Tracey Dares,
Crooked Lake
(Atlantiga, 1999)

Anyone who's familiar with Natalie MacMaster's work is bound to know Tracey Dares. She, along with guitarist Dave MacIsaac, provided the solid backdrop for MacMaster's fiddle on several albums and concert tours, and many music fans were disappointed when the Cape Breton keyboardist left the project.

But now Dares is back with her own album, Crooked Lake, which gives us another dose of her excellent Cape Breton style of keyboarding as well as her stepdancing skills -- you can hear the graceful foot taps in the background on several tracks, and having seen her perform I can verify that she plays the keyboard and dances simultaneously.

The album includes several sets of such infectious liveliness -- tune sets such as "G Jigs," "A Group," "C Group" and a pair of Dares originals, "Mustang Jig/Castle Bay Scrap" -- that it's hard to resist the urge to get up and dance.

Unlike her work with MacMaster, Crooked Lake shines the spotlight on the keyboard, and Dares plays it -- fast or slow, bouncy or somber -- with incredible acumen and expressiveness. But this isn't a solo album, either; for some tracks she has brought together a fine assortment of performers, including her former compadres MacMaster (violin and viola) and MacIsaac (acoustic and electric guitars), plus Hamish Moore (small and Highland pipes), Lucy MacNeil (harp), Bruce Jacobs (bass) and Tom Roach (drums). There are also two solo vocalists, Rita Rankin and Rod MacNeil, and a seven-singer chorus on the final track, "Milling Song."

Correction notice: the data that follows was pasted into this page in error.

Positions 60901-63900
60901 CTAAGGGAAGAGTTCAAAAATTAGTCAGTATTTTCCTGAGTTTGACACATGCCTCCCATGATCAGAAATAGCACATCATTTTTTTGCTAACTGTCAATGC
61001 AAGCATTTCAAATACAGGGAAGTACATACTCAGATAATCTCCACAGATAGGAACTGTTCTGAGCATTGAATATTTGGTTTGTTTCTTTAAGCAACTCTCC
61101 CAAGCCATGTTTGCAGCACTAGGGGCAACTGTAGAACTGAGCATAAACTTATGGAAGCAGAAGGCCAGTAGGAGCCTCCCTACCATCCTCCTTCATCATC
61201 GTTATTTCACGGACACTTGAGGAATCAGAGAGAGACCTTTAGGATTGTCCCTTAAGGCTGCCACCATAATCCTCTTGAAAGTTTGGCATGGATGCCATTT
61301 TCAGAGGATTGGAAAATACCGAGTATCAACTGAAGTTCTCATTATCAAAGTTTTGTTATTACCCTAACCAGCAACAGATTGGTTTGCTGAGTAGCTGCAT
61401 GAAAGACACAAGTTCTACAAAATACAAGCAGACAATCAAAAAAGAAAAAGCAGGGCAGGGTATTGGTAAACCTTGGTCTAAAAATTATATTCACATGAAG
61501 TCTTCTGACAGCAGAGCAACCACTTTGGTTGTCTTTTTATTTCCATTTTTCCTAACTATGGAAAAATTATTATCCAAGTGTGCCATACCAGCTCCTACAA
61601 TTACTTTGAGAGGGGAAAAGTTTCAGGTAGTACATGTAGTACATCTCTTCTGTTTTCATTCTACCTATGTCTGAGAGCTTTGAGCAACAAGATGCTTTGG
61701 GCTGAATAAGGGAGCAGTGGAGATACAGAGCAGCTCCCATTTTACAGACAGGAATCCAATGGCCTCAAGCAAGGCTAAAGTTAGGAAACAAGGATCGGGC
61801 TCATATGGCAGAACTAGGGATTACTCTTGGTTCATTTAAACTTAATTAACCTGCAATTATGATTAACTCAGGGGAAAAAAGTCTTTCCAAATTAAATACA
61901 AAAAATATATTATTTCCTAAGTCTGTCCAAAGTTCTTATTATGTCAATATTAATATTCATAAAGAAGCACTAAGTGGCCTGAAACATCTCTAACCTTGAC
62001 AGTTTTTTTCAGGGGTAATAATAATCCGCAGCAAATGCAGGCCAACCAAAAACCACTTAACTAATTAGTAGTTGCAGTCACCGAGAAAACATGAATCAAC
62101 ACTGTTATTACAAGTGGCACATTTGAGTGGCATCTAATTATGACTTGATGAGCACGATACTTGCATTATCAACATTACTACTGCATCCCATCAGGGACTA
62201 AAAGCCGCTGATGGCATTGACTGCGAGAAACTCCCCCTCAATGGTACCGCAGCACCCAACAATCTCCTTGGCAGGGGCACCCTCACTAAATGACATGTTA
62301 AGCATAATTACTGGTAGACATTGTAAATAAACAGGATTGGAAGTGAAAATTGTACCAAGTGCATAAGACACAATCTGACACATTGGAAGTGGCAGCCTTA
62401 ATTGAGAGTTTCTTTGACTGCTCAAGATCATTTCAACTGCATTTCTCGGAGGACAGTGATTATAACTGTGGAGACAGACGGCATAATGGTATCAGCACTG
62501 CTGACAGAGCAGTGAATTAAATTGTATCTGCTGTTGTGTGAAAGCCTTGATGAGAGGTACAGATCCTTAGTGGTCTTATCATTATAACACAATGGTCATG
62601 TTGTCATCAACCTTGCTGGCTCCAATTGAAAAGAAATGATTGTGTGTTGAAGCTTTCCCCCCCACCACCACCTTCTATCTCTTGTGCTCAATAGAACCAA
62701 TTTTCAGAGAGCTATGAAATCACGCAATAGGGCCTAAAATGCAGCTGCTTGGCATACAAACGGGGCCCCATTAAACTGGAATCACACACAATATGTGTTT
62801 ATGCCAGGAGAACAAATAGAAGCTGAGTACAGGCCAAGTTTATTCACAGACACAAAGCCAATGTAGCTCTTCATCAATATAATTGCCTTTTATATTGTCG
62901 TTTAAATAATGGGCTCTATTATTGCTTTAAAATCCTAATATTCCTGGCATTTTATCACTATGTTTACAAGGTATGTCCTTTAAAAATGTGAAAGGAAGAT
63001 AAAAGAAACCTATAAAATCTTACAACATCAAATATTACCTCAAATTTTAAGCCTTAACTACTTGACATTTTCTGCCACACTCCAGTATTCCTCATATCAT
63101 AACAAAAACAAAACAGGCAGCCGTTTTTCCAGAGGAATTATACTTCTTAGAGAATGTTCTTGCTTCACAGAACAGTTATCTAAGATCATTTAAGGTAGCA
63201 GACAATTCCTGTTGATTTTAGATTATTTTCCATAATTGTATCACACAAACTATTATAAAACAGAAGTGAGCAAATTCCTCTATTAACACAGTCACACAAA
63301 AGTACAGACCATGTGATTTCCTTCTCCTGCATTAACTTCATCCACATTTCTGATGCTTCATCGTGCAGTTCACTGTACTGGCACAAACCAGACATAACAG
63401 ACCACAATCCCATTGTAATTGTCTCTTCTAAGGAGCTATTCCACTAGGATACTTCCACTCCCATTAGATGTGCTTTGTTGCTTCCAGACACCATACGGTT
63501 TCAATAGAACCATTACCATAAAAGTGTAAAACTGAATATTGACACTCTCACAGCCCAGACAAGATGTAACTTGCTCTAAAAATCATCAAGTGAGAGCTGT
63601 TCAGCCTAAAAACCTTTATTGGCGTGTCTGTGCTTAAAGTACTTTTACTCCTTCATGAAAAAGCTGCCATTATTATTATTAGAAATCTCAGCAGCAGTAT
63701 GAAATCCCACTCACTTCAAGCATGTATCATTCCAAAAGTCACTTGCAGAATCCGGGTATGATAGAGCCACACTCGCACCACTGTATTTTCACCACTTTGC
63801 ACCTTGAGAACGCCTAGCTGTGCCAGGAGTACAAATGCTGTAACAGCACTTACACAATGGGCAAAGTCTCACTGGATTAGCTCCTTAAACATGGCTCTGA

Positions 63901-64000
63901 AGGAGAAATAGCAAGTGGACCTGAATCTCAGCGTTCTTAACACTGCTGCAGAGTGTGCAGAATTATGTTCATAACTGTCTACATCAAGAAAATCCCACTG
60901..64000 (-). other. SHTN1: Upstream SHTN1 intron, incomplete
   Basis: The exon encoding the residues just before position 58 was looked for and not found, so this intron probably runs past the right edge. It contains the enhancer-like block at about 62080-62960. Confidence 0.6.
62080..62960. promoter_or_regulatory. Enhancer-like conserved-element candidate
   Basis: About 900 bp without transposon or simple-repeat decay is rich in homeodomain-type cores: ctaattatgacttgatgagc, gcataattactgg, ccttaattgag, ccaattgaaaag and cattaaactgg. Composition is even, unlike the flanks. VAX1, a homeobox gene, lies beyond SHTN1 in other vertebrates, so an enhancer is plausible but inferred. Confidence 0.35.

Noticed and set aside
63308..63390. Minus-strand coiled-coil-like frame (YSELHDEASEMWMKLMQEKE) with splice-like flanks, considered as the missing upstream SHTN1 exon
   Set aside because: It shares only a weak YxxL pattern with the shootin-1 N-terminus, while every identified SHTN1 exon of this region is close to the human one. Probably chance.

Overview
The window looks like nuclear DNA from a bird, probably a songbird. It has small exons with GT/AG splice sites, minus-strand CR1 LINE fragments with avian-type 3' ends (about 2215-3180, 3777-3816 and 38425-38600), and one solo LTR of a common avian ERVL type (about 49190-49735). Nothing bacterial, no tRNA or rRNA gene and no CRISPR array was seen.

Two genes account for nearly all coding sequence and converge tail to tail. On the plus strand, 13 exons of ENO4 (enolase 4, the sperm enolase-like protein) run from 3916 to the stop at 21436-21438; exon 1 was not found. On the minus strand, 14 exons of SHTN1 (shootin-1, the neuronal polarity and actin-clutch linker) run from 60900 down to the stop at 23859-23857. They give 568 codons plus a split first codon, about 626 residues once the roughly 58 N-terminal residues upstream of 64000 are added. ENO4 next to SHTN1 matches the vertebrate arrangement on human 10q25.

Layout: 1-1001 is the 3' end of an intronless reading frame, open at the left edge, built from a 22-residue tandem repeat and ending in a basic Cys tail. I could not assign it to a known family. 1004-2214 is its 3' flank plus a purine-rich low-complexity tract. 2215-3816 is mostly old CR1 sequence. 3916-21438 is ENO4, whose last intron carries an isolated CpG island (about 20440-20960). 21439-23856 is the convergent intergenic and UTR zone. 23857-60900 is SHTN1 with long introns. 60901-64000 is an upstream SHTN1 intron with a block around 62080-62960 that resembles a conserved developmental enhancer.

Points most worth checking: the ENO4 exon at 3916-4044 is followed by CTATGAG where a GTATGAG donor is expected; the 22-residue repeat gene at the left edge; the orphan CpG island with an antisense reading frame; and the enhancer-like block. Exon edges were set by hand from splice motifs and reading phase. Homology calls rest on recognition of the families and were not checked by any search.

The majority of the tunes on this album are Scottish traditionals. There are also several original pieces by the likes of Dares, MacIsaac, Moore and John Morris Rankin. The lyrics for "Moladh Locha Chaim (In Praise of Crooked Lake)," the choral portion of "Milling Song," were written by Dan Alex MacDonald of Cape Breton, about a favorite spot near Dares' hometown of Big Ridge.

Several tracks on Crooked Lake are keyboard solos, although Dares' intricate fingerwork sometimes makes it hard to believe she's alone. (On "Old Grey Goose" she sounds like an orchestra!) She also uses her guest musicians to good effect. For instance, Dares and MacMaster perform a lovely, exquisite duet called "Black Mary" from the Neil Gow Collection. A solo piano introduction leads to a gorgeous, subtle duet with the harp in "Port Augusta," adding lovely touches by the bass and fiddle.

While much of the album is arranged traditionally, there are exceptions -- such as "Pipe Group," a lively, unusual collaboration of keyboards, pipes, drums and guitars.

All in all, this is a very satisfying album, one fans of a well-struck piano should not be without.

[ by Tom Knapp ]